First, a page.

Almanack Contributor Gary Lee

Gary lives with his wife, Karen, at Eight Acre Wood in Inlet where he was the Forest Ranger for 35 years, working in the Moose River Wild Forest Recreation Area and West Canada Lakes Wilderness Area. Now retired, Gary works summers for the Adirondack Center for Loon Conservation, observing, catching and banding loons. The author of a column Daybreak to Twilight in local papers from 1986 to 2019, he now writes his Outdoor Adventures a weekly blog. In 2008, Gary coauthored a book with John M.C. “Mike” Peterson, "Adirondack Birding- 60 Great Places to Find Birds."


Saturday, May 28, 2022

Final days at the Crown Point Banding Station: 424 birds of 54 species banded

Back in Inlet again where the leaves have popped out and I missed many of my daffodils as they bloomed during the warm spell while I was away. My little Yellow Lady’s Slippers are even starting to
bloom. Of course the blackflies are out, which is one thing I didn’t have to fight at the Crown Point Banding Station. There are no running water streams near the station so no blackflies, but we did have a few mosquitoes some evenings. We did see a few bats, which may have fed on these.

Another bug that gets into our nets while they are put up overnight is the June bug. They are not fun to pick out at daylight while putting up the nets, but we only had a few of these this year. The conclusion of our 47th year ended Saturday, May 21 with three new bird species that day. First was a Great Crested Flycatcher which had been singing since day one in the area. Number two was a Yellow-Bellied Flycatcher that was heading north to a bog of choice, and the third was a Black- and- White Warbler which had been seen the day before and nearly the last bird caught on Saturday before we closed the nets.

» Continue Reading.


Saturday, May 21, 2022

Crown Point Banding Station record: Banding a Yellow-Breasted Chat and Hairy Woodpecker for the first time

Another week gone by at the Crown Point Banding Station, and we survived the big storms that rolled through yesterday afternoon (May 16.) We pulled the nets, and took the canopies off their structures (as possible 60 MPH winds were predicted, and these sun shelters are only rated for no more than 15 MPH.) We sat in our vehicles as the storms passed mostly to the north and south, but there were a couple that went right overhead and dumped rain on us. To the north we heard that quarter-inch hail had accumulated to an inch on the ground.
We had several exciting events during the week up in the sky, including the blood moon on Sunday night (May 15)… that was neat. I had photographed this a couple times before over Limekiln Lake. We had rain showers during the afternoon that day, but I got to see the full moon rise only to have it go under a big black cloud for about an hour during which I napped in a chair outside. When I woke up, the moon was just popping out again about one third covered already. I took photos as it gradually covered turning a bright orange and completely covered about 11:30. I went to bed then as more clouds were moving in and covered it again. After the storms yesterday it was cloudy most of the night. This morning, May 17, just before we put the nets up I photographed the nearly full moon in some neat clouds.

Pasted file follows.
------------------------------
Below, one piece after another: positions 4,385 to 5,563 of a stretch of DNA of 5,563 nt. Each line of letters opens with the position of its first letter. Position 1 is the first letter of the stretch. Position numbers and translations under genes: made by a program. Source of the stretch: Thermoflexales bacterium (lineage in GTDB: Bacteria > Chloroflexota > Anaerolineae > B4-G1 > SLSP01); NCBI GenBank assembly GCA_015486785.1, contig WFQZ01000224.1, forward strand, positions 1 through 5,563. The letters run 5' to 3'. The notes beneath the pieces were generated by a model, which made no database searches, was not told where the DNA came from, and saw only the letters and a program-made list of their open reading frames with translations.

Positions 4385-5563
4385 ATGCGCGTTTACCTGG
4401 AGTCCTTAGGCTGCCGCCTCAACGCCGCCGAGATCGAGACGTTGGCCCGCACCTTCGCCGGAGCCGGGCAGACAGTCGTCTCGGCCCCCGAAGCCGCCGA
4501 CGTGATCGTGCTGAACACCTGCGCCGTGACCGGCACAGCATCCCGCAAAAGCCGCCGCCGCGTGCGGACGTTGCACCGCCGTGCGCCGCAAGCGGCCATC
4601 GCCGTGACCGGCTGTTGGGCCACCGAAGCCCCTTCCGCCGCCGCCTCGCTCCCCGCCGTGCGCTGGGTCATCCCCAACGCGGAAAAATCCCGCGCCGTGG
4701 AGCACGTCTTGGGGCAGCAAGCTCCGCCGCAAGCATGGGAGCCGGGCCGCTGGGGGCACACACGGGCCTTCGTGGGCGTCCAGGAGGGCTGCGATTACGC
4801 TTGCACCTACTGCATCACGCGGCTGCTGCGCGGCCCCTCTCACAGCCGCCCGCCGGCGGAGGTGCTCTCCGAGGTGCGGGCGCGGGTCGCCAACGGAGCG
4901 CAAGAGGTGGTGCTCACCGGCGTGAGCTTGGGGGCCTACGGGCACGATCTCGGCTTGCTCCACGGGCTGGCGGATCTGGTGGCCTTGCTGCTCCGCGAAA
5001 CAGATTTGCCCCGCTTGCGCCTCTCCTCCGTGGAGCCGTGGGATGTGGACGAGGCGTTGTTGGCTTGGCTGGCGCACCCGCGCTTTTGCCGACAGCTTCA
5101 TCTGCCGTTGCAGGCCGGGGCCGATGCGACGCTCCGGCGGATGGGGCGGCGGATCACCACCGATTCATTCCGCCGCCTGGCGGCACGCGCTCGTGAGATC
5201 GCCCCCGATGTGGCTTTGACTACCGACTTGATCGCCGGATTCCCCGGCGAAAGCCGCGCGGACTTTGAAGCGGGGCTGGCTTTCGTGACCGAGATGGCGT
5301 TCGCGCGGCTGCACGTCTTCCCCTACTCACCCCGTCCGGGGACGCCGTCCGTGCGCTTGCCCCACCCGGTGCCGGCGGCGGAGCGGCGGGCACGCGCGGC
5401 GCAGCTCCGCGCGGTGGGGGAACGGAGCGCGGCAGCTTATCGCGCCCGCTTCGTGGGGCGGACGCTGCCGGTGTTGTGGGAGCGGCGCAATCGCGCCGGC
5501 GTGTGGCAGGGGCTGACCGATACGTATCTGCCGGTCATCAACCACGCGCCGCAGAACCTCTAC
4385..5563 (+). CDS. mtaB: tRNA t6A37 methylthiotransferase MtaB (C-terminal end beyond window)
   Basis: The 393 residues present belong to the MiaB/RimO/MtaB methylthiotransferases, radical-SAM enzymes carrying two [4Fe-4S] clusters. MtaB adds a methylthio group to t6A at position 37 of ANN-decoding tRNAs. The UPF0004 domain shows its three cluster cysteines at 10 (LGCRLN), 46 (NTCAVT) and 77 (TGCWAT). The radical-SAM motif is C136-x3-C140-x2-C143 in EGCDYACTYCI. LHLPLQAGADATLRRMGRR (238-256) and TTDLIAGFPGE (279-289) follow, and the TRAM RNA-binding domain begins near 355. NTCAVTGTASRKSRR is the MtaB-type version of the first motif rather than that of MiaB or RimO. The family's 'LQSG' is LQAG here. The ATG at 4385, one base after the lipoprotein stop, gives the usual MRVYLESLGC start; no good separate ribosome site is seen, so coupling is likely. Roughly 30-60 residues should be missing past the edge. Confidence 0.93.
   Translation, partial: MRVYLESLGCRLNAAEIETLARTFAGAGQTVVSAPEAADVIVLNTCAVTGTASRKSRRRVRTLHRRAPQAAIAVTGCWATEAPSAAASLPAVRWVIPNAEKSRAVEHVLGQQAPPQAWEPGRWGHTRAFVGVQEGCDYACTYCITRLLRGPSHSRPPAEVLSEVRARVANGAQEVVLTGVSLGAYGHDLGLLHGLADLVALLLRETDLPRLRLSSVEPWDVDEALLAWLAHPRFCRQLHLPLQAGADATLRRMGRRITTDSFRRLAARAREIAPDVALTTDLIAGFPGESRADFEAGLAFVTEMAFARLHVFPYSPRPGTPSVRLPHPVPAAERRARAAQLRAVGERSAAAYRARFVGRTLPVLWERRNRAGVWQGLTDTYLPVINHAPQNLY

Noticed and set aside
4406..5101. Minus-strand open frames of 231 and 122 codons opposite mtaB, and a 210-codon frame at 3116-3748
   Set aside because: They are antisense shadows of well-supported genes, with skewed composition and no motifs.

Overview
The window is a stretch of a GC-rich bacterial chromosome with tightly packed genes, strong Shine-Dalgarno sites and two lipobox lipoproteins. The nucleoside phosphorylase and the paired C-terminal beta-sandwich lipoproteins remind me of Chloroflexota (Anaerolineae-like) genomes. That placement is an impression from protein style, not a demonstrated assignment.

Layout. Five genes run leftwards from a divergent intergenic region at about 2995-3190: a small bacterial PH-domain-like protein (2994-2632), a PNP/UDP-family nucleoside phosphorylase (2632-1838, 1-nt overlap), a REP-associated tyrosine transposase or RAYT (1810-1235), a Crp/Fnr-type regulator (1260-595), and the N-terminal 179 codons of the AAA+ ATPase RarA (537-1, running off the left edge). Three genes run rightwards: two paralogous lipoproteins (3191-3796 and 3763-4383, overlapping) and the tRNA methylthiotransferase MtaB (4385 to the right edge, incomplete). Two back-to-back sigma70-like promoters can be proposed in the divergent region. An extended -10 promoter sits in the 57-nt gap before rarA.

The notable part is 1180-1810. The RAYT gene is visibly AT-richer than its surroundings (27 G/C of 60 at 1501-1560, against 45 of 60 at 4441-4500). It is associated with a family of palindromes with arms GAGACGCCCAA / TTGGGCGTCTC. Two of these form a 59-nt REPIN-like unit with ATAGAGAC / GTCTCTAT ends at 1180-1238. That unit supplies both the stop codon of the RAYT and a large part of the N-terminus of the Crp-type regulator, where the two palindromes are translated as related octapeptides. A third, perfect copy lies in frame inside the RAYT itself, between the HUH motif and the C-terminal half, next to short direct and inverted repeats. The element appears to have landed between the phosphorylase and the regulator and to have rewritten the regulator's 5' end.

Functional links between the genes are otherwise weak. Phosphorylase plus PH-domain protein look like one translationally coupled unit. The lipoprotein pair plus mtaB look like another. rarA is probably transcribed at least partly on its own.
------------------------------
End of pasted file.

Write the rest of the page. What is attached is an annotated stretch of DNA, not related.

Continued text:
» Continue Reading.


Saturday, May 14, 2022

Banding birds at the Crown Point Banding Station in Essex County

I’m writing this from the Ticonderoga Public Library as I’m at the Crown Point Banding Station for two weeks banding birds. We’ve had nets up for four days and banded several birds but very few warblers, including two species of Warbler Palm and Yellow Warbler. Some Yellow Rumped Warblers have been seen in the area, but we have caught none.
Normally we catch more of these than any other bird, but not in the last couple years. Typically, it is a competition between them and American Goldfinch. We have caught several Goldfinch, but Blue Jays are ahead on the leaderboard by far and it doesn’t look like they will be beaten. Still another week and a half to go. These next few hot, sunny days aren’t very good days for catching birds as they fly right over the banding station heading north without stopping.

» Continue Reading.


Saturday, May 7, 2022

Spring cleaning in the Adirondacks: Yard work and clearing blowdowns and debris from trails

Well, it froze every morning this week, and even spit some snow, but nothing stuck here. They had spring skiing at both Whiteface and Gore Mountains this weekend which must have been a late season for both. I worked around the yard, saw a few blackflies in the air, and they bombed me a few times. Better get out those hummer feeders soon, as last year they came here on May 4. That’s not an early date, but more than a week earlier than the year before. They almost always get here before Mother’s Day, and I’ve had to thaw out the feeders more than once to keep them going. Even with these cold temperatures some of the little wildflowers have popped out such as trout lily, coltsfoot, and spring beauty.

» Continue Reading.


Saturday, April 30, 2022

Capping Sanibel Island vacation, Crown Point Bird Banding Station open May 7-21

The trip home from Florida was an adventure in slowdowns, first on I-75 in Florida, on I -95 in Georgia, and on I -81 in Virginia and Pennsylvania. Karen was driving each time. One slowdown was for an accident nearly 30 miles ahead. This was the only accident we encountered during our trip down and back. With all that traffic, you would think we would have seen more, but it was not so.